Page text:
Opinion| The mistake of EU Commissioner Ursula von der Leyen

Dmitry Babich
5 Min Read

Germany has become the world champion of political bloopers in recent days. The biggest was today — the European Commission had to remove an entire chunk of a speech by its Chairperson, the German Ursula von der Leyen.

While scolding Russia, this protégé of former Chancellor Merkel gave away a terrible secret. It turns out that the state of Ukraine, “according to estimates to date, has lost more than 20,000 civilians and 100,000 military personnel.”

These words then disappeared from the European Commission’s website shortly after. It is most likely true. And in the hearts of Russians, this truth resonates with pain — we regret the deaths of most of these people, with the exception of those who deliberately, “out of spite”, killed our military and residents of Donbas.

But while von der Leyen’s statement caused horror and regret in Russia, the office of Kyiv’s Kim Jong-se (as President Zelensky is called by Ukrainian journalists offended by him) was quick to voice its disdain and censor the commissioner.

Spokesperson Sergei Nikiforov responded by saying that von der Leyen should not have “voiced data on the Ukrainian army’s losses.”

Nikiforov did not refute the frightening figure of 100,000 dead Ukrainian servicemen; he was simply unhappy that the failed result of all recent Ukrainian “counterattacks” was voiced. One-tenth of a million men deceived or forcibly mobilised by the Kyiv regime are either dead or maimed (it turns out that these 100,000 include the wounded who were put out of action).

Moreover, this failure was announced foolishly! The representative of the European Commission explained the aims of von der Leyen. She, it turns out, simply wanted to justify the act of stealing from Russia with the loss of life.

“We have blocked €300bn of reserves of the Russian Central Bank and €19bn of private funds of Russian oligarchs. In the short term, we could create a structure with our partners to manage these funds, invest them, and then use the proceeds for Ukraine,” von der Leyen said in her speech.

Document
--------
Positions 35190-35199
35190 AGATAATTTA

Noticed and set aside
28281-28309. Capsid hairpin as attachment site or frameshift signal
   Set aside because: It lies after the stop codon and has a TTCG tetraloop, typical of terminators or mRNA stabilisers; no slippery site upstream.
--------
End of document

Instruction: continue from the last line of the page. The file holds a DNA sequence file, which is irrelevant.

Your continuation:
Mrs von der Leyen has long been regarded in European circles as an alternatively gifted woman, and yet, the German magazine Spiegel has run several articles on her demagoguery and mediocrity for her tricks at the head of the Bundeswehr.

Furthermore, the European Public Prosecutor’s Office has opened an investigation into the EU’s coronavirus vaccine purchases — an announcement that will refocus attention on von der Leyen’s role in the matter. 

But the horror is not that the “crazy aunt” (in former Russian President Dmitry Medvedev’s apt definition) turned out to be talentless. The horror is that mediocrity and demagogy have become a system in modern Germany. Demagogy replaces work.

The once formidable German football team loses to the Japanese in Qatar, but that is okay — the important thing is that the German players have annoyed all Qataris with their idiotic “acts of support” for the Qatari homosexuals.

The Swiss political analyst Pascal Najadi — who has been commenting on politics in German-speaking countries for years for the Russian press — pointed out to me that the German government works according to the same scheme.

“Here’s how it works. Olaf Scholz’s cabinet has blighted relations with Russia and left Germany without gas this winter, but that’s okay — the important thing for him is that he is seen trying to weaken the Russian Federation. And we will get our gas from Qatar,” he said.

“However, he didn’t mention that Qatari gas can never replace Nordstream gas volumes and will go to Germany no earlier than 2026, which is still a long way off.”

Almost the only competent person in the German political establishment currently is Alice Weidel — the female leader of the Alternative for Germany Party.

She opposed the anti-Russian sanctions and called the current government “the worst in the history of Germany”. For this, she has been harassed and demonised. But this, Najadi notes, will only help her stellar career.

Najadi then recalled a quote from former German Chancellor Konrad Adenauer: “First make yourself unpopular, then you will be taken seriously.”

* Dmitry Babich is a journalist in Moscow

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